Phnom Kulen


Phnom Kulen: Archeological Site/Ancient Site of Mahendraparvata is part of the Tentative list of Cambodia in order to qualify for inclusion in the World Heritage List. It is a proposed extension of Angkor WHS.

Ancient Mahendraparvata was a large Khmer settlement and religious complex in the Phnom Kulen mountain range. It dates from the 8th-9th century. The site was also a sandstone quarry for Angkor. The extent of the city was only uncovered in 2012 with the aid of the scanning technology LIDAR.

Map of Phnom Kulen

Load map

The coordinates shown for all tentative sites were produced as a community effort. They are not official and may change on inscription.

Community Reviews

Write a review


Philippines - 27-Jun-23 -

Phnom Kulen (T) by GabLabCebu

Phnom Kulen was never on my plans for my trip to Cambodia in January 2023. All that I'd known about it was that there was a mini-version of Kbal Spean, a waterfall, and a reclining Buddha; I had no idea that it was also the site of the former capital of the Khmer or that there are a lot of remains of that time left behind. Instead, I'd set my eyes on Kbal Spean itself. Our driver-guide, on the other hand, didn't like the idea as much and recommended Phnom Kulen instead, and because I was traveling with my aunt who was having foot and knee problems, I caved and followed his suggestion. I'm actually quite glad I did, though I hope I'll see Kbal Spean one day, perhaps with better hiking company. Phnom Kulen ended up taking the whole morning into early afternoon (which is a must, as the national park closes entry at around noon) and a fairly hefty $20 entrance fee per foreign head, which must be bought at a certain hotel in Siem Reap (just ask any Angkor guide you have). After driving for about an hour towards and into the park, we arrived at the parking lot, and I was in for an adventure I'd never prepared for.

Our driver-guide negotiated with a motorcycle rider at the parking lot, who was offering an off-road tour to four sites in the jungle, and they reached a deal that was then recommended to me. I ended up being the only one in my family who took up the offer, so off we zipped into the forest alone. It was absolutely the wildest ride of my life, and I genuinely had a hard time not losing my grip and falling off the motorcycle as it ran through bare rough rocks, muddy gravelly passageways, bumpy mountainsides, and hairpin curves; the constant overgrowth slapping into our faces wasn't any help either, and we also crossed the occasional stream and monstrous puddle. The first stop was a cave of bats... based on my driver's broken English, I guess they were subjects of worship in some way? The cave was quite dark, the ceiling low, and the ambiance quite dismal, though it was cool to come across a stupa in the middle of it. Fortunately, this was the low point on this tour, and Phnom Kulen was about to start impressing me. The next stop was the (apparently) famous Srah Damrei, the (life-size? maybe even larger) statues of the elephant and lions. This was a site unlike anything else in Cambodia, and I'd say it and Kbal Spean are probably the highlights for a Phnom Kulen visit. Either way, make sure your motorcycle tour includes this site. Next up was Damrei Krab Temple, which is covered very well by Frederik before me; this was also quite a worthwhile stop quite distinct from any of the younger temples in Angkor. Lastly, we went to Peung Ey Sey, checking off the heavily ruined Prasat O Toub Temple on the hike to it. This is a site to appreciate the great trees and the babbling brooks of the mountain, with some rock carvings all around including what seems to be an altar in a boulder standing in the middle of the stream. Once again, this was a unique site, though with less impressive historic remains. The motorcycle soon came to a long stretch of downhill road, which had me keeping my hands on my cap to ensure it wouldnt fly away. Afterwards, the tour concluded at Preah Ang Thom, which is the modern temple with the reclining Buddha, about 5-10 minutes by foot from the parking lot. Afterwards, I met with my family, and our driver-guide took us to the last two sites along the main park road. First was the carved lingam riverbed. This was like the pictures I see of Kbal Spean but more monotonous; the carvings take up flat parts of the riverbed and solely consist of lingams. At least this was more elderly-friendly, and there was a really cool bubbling spring pool nearby. Our final site was the waterfall, which actually has an upper and lower level for swimming and a ruined temple crowning it. It was pretty stunning, well worth the steep hike to get there, and the waters were oh so tempting.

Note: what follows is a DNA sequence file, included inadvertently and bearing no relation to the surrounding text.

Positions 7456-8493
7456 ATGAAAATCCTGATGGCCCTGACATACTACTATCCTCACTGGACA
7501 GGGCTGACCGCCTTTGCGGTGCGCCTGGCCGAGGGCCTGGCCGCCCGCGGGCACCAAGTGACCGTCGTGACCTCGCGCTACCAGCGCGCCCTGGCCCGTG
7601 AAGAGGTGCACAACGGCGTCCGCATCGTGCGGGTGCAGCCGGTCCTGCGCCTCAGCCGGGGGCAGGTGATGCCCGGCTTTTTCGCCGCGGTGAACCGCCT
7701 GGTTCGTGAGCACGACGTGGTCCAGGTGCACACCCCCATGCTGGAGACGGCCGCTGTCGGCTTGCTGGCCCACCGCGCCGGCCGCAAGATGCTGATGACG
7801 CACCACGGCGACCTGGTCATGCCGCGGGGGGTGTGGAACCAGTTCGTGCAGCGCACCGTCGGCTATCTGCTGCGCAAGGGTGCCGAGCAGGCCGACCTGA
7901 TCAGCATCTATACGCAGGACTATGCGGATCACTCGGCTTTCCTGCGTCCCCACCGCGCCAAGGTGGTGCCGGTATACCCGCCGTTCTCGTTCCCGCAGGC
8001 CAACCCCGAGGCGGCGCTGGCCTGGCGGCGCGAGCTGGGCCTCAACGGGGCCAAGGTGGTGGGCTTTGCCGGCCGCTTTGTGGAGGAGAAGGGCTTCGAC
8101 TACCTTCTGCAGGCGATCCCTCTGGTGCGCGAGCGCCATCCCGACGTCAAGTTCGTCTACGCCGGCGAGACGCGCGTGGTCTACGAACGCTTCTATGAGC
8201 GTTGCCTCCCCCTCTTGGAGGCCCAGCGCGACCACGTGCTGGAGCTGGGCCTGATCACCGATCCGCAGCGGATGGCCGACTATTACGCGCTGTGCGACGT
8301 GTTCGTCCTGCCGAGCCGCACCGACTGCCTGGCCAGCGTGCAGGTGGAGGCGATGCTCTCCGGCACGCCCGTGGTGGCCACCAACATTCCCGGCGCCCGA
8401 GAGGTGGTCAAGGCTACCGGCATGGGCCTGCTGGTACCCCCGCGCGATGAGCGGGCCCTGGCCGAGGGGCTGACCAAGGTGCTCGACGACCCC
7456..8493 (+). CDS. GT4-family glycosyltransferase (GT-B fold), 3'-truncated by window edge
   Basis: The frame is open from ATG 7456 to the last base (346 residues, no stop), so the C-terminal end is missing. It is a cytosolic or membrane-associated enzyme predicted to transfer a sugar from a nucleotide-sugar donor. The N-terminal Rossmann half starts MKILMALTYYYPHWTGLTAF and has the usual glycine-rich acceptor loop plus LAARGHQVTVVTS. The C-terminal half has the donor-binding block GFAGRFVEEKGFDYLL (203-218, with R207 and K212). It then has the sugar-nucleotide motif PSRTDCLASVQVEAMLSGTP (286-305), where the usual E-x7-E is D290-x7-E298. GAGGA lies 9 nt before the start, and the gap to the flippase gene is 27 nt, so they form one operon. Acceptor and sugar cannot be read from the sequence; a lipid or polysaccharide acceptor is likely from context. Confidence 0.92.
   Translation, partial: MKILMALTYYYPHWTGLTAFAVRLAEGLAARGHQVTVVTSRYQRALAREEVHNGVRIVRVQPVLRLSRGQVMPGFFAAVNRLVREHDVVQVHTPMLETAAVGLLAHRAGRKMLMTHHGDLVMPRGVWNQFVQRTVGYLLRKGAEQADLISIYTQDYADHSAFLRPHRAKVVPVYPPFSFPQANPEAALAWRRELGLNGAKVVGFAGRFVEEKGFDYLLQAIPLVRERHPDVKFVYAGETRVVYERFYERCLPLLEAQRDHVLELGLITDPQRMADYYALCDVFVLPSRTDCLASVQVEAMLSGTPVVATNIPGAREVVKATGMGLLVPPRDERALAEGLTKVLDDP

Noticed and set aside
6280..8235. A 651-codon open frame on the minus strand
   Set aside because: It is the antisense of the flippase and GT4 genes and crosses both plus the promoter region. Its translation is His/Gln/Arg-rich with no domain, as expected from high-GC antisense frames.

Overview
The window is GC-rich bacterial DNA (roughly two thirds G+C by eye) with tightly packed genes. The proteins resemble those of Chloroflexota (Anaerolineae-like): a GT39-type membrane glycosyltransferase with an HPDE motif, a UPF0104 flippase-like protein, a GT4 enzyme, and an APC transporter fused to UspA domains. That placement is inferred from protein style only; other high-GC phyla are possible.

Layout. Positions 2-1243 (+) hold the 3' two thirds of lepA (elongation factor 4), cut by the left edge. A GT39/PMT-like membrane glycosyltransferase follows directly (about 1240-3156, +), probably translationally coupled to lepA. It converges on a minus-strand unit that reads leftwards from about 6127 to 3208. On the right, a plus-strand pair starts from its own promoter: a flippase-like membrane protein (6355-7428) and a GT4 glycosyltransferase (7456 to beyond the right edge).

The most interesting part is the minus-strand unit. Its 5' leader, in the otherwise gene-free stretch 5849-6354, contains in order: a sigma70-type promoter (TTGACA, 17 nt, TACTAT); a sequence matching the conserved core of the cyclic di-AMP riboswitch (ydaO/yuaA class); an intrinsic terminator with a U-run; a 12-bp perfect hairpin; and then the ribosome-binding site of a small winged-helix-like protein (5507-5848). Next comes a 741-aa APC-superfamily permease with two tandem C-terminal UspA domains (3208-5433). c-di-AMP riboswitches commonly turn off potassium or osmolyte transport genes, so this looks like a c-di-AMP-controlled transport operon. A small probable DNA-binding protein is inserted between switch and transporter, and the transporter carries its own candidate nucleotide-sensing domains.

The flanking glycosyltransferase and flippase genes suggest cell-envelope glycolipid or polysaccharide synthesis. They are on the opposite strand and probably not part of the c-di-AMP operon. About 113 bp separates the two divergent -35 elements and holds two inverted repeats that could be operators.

In conclusion, I think there's a lot more to Ancient Mahendraparvata than meets the eye. It seems to be a primary target of archaeological excavation and exploration, and many hidden gems could still possibly come to light from this vast city and its mountain. As a Pre-Angkorian capital of the Khmer, I think it's an even more significant site than, say, Koh Ker or Preah Vihear, which I believe are / would be very worthy World Heritage Sites in their own right. Additionally, sites like Srah Damrei and the lingam riverbeds are completely unique sites in the world of Khmer ruins. It's a bit sad to me that Phnom Kulen is only being pushed as an extension to Angkor when it's clearly so much more than that. As its own site, I'd rank it at 3 to 3.5 stars, an above average World Heritage Site on the global stage, and a pleasant surprise to round out my trip to Cambodia.

Frederik Dawson

Netherlands - 07-Feb-23 -

Phnom Kulen (T) by Frederik Dawson